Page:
Jan 252010
 

ledshower1 LED Lighting as a Design TrendAn article in Electronic House last week discussed how interior designers and architects are incorporating LED lighting into homes for truly amazing visual effects.

Imagine controlling lights embedded in your bathtub to glow with the color of your choice.  Or picture an LED kitchen faucet that lights with a different color based on temperature, signaling when the water is too hot to touch.  The applications for the color and light control options that LEDs offer are endless, making them a hot design trend – especially because they are incredibly energy-efficient as well.  Even tile flooring can be illuminated with LED lighting from beneath.
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 Posted by on January 25, 2010 at 4:08 pm
Jan 182010
 

mini pendant light1 Low Voltage Indoor Lighting: Pendant Lights for Every RoomLow voltage lighting is not new. According to Popular Mechanics magazine, “Low voltage outdoor lighting got its start in the early 1950s when Bill Locklin, an electrical contractor in Redlands, Calif., was asked by a client to put up some outdoor lights.” It took a few decades for homeowners to catch on and take advantage of all the benefits that low voltage lighting has to offer. Nowadays, homeowners installing outdoor landscape lighting often choose low voltage lighting fixtures.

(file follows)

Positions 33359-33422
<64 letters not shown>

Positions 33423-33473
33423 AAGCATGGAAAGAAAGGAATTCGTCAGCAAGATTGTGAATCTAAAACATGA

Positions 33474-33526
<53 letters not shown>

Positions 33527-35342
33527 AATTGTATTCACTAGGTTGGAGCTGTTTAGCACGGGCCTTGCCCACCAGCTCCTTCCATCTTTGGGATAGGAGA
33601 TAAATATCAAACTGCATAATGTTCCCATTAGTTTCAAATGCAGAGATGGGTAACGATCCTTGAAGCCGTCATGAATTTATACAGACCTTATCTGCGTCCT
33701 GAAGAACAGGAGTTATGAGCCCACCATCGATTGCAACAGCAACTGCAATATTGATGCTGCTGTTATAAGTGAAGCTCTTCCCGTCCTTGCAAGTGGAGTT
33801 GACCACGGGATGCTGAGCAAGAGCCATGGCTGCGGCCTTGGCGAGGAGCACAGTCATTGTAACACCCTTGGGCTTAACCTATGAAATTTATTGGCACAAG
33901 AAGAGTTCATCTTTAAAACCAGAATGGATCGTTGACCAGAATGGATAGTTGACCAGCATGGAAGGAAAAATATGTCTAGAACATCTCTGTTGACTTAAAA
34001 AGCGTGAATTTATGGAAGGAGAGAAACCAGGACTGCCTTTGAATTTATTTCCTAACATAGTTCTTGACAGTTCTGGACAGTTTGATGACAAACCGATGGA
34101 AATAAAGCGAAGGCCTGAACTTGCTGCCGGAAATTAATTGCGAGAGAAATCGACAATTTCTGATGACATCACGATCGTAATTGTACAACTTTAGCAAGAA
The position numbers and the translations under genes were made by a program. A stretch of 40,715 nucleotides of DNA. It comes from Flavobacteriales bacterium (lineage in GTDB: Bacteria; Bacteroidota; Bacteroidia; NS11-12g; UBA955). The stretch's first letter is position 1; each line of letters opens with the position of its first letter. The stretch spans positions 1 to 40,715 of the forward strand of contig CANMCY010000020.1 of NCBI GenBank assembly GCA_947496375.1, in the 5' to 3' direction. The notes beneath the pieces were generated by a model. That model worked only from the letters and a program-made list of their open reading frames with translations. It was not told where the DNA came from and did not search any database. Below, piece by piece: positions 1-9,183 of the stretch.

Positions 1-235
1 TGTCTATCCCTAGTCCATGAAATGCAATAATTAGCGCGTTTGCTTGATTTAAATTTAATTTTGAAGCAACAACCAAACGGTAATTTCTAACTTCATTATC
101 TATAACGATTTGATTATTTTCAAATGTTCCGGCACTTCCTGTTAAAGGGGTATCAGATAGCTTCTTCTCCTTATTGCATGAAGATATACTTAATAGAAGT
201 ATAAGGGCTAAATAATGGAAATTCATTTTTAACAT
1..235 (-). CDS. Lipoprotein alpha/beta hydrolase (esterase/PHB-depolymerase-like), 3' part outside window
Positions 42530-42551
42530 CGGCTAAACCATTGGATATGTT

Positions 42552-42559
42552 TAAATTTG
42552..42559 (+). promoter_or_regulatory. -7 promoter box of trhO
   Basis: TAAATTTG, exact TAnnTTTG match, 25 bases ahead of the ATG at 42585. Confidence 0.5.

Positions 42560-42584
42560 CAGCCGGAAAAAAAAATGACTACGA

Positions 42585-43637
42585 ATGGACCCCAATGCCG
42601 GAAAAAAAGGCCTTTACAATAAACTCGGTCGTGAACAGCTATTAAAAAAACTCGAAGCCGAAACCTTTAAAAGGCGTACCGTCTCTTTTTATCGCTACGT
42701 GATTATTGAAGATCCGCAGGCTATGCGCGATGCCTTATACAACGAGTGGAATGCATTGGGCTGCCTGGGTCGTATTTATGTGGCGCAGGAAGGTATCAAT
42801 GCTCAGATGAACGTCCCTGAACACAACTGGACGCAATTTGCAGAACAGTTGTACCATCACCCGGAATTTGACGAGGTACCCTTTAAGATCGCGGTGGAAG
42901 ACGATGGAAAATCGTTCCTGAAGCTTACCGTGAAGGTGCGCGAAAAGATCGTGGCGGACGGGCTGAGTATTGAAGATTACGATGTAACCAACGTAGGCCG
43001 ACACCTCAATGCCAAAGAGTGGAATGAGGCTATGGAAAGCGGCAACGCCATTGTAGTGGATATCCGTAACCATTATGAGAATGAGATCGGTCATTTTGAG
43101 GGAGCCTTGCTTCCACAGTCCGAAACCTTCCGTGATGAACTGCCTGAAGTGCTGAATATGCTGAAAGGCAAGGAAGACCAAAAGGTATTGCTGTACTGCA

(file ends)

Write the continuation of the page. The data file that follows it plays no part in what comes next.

But what about low voltage indoor lighting? Almost 60 years after Bill Locklin’s innovation, low voltage indoor lighting has finally become mainstream. There are several reasons why low voltage lighting has become more popular. Better quality fixtures, long-lasting bulbs and easier installation methods are just a few of the reasons. Further, many Americans are more aware of the importance of energy conservation and the savings that result from using low voltage fixtures and energy-saving light bulbs. Low voltage lighting fixtures, and the bulbs that are used with them, provide a higher quality light. Low voltage lights have also become more versatile than in the past. There are many low voltage design options. Some popular fixture types include track lighting, under cabinet lighting and hanging pendants.
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Jul 062009
 

Recessed downlights should not be used to light your face while standing at a mirror in your bathroom because the light coming from these fixtures will only cause harsh shadows on your face. Instead, wall-mounted vanity light fixtures attached above the mirror and/or on both sides of the mirror, or backlit vanity mirrors (a very neat option – especially if wall space is limited) should be used. That way, shadows on your face can be minimized. Recessed downlights can be used in other parts of the bathroom for general lighting but not for task lighting at the sink area – unless, of course, you want to look years older or like Bella Lugosi in makeup.

round halogen mirror Bathroom Vanity Lighting   How Not to Look Like Dracula

Round halogen backlit vanity mirror.

Lighted Vanity Mirror 300x300 Bathroom Vanity Lighting   How Not to Look Like Dracula

Square fluorescent backlit vanity mirror.

 Posted by on July 6, 2009 at 4:13 pm